What vegetables take up little space? ›

If you select the right vegetables, you can garden successfully even in the smallest of spaces.
  • Sweetheart of the Patio Tomato. ...
  • BushSteak Tomato. ...
  • Sweet Golden Baby Belle Peppers. ...
  • Spacemaster Cucumber. ...
  • Carrots. ...
  • Tom Thumb Dwarf Peas. ...
  • Tom Thumb Lettuce. ...
  • Radishes.

How can I make my garden produce more? ›

10 Ways to Boost Yields in Your Vegetable Garden
  1. Feed Your Soil. ...
  2. Feed Your Plants. ...
  3. Grow in Dedicated Beds. ...
  4. Grow What Thrives. ...
  5. Make the Most of the Shade. ...
  6. Collect Rainwater. ...
  7. Extend the Growing Season. ...
  8. Space Plants Correctly.
Jan 18, 2024

What are the downsides of square foot gardening? ›

Cons to Square Foot Gardening

While certain learning styles and aesthetics gravitate towards the tidy boxes of SFG, others may find the gridded raised beds creatively constraining or unsightly. Particularly for artistic gardeners who prefer to follow nature's forms, perfect squares may feel rigidly counterintuitive.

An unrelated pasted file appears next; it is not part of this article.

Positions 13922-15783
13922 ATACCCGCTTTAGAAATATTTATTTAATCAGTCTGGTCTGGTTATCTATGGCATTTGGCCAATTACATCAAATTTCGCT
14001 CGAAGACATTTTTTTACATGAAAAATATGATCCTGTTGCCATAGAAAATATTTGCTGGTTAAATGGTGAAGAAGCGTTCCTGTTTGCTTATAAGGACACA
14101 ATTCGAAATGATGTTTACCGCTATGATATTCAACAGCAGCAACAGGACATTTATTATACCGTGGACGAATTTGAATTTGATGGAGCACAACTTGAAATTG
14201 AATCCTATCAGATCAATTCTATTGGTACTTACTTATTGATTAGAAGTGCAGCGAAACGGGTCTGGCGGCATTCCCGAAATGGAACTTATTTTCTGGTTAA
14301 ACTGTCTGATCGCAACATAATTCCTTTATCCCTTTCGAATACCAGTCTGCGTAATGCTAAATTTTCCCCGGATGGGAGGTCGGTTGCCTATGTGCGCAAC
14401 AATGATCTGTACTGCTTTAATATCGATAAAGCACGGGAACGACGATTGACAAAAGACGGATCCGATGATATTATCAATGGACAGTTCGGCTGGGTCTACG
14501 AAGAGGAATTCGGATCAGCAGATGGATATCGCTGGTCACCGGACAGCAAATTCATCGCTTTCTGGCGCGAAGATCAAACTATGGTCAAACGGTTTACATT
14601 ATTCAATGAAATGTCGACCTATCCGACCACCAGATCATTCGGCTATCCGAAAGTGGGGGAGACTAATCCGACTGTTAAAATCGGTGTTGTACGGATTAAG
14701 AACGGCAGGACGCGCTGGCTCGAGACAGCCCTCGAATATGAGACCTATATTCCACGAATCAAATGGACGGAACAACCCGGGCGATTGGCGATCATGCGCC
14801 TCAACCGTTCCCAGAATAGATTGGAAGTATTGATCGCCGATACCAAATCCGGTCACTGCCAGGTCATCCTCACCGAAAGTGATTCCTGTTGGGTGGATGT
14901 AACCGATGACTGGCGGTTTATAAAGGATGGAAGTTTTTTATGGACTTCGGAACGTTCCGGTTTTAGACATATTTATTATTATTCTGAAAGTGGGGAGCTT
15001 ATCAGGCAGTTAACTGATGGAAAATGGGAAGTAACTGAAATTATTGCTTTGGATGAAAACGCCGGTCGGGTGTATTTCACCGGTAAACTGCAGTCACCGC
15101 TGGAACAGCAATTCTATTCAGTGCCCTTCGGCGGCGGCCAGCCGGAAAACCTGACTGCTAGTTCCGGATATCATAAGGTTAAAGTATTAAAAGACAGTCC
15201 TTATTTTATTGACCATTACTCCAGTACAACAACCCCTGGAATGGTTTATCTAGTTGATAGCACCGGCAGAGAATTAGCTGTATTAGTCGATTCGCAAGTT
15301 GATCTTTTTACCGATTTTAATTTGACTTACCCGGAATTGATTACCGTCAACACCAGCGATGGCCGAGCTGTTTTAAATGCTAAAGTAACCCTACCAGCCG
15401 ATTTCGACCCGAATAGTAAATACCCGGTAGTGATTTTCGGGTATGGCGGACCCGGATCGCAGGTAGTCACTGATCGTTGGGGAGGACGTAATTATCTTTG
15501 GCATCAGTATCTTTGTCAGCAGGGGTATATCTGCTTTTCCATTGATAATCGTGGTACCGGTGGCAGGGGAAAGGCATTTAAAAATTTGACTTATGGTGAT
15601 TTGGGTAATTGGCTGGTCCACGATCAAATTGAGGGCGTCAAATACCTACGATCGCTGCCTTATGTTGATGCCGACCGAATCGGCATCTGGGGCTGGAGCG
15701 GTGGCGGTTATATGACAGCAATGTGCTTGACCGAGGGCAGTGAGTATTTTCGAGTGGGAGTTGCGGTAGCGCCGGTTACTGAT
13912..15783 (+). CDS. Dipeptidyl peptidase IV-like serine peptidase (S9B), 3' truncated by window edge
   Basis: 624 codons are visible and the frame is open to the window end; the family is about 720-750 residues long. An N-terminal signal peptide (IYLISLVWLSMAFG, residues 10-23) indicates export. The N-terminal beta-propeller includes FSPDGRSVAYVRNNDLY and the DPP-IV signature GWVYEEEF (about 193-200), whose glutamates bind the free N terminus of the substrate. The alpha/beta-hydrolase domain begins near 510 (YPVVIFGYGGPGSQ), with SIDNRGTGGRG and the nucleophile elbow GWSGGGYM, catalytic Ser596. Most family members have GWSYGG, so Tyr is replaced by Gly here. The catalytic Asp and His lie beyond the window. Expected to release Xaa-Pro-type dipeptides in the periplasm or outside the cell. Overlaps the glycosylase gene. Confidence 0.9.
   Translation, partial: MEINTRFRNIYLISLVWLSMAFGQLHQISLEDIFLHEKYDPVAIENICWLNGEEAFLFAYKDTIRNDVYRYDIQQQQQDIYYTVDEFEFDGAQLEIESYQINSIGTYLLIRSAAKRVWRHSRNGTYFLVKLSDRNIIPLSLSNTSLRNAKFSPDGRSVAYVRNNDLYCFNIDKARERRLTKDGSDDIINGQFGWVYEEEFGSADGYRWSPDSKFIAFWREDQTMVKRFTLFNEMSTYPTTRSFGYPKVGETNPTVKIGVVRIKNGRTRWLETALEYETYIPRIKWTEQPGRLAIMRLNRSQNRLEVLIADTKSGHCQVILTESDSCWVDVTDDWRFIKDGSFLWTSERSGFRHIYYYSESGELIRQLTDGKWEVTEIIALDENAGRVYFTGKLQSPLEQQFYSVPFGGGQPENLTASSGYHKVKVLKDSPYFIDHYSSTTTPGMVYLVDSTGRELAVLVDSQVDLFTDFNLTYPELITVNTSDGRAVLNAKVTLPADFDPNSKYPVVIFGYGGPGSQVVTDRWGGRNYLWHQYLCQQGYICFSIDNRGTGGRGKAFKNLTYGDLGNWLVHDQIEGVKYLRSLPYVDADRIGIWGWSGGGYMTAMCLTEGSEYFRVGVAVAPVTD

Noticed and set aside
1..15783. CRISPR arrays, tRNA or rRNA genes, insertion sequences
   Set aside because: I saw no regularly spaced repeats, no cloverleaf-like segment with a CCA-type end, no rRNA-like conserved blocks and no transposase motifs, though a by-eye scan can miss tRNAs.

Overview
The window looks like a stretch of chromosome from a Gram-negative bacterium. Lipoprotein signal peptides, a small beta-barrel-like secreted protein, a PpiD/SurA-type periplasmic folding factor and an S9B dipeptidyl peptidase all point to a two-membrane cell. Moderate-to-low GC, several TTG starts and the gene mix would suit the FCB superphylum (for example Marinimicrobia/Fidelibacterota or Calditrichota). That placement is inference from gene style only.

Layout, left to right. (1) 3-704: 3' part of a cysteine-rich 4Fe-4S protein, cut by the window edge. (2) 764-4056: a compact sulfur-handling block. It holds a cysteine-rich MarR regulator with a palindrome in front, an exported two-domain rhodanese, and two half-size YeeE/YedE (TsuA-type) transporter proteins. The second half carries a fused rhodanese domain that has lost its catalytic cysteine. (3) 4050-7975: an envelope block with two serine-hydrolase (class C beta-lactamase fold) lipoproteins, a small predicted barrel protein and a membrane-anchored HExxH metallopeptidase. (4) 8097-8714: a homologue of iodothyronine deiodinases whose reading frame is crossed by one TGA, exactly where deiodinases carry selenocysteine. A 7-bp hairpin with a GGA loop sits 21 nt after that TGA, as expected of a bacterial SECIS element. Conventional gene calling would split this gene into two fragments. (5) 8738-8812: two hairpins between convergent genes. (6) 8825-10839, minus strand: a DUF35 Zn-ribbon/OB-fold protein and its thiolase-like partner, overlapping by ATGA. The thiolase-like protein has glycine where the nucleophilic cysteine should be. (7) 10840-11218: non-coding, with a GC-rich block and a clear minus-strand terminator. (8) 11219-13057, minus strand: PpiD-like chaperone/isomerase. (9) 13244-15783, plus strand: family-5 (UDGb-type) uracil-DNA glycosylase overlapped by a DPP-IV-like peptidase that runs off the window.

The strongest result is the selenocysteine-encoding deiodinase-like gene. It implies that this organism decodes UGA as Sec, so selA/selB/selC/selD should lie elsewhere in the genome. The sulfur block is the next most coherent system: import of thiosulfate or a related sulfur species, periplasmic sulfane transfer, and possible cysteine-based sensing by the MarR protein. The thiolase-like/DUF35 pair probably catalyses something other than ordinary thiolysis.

What is the best layout for a square foot garden? ›

To keep the planting simple, there are no plant spacings to remember. Instead, each square has either 1, 4, 9, or 16 plants in it, depending on the size of the plant—easy to position in each square by making a smaller grid in the soil with your fingers.

How many marigolds per square foot for gardening? ›

Marigold seeds are planted 1/2 inch deep, 4 per square foot, in the full sun. Take care to notice what plants are around the area as well, see the companion plant section below. Your seeds should sprout within 14-21 days.

Are there methods to grow more food in a small space? ›

Create spaces that allow you to extend planting and harvest dates earlier and later in the season. Stay organized with succession planting to grow multiple crops in each space throughout the year. Harvest and store crops smartly. Know the appropriate time of day and stage of growth to harvest your crops.

How to grow an abundance of vegetables? ›

7 Secrets To Have A Continuously Productive Vegetable Garden
  1. Plant Seedlings on Time. ...
  2. Grow Continual Producers. ...
  3. Companion Planting is Good. ...
  4. Plant Perennials. ...
  5. Build a Cold Frame or Greenhouse. ...
  6. Try New Crops.
Aug 10, 2023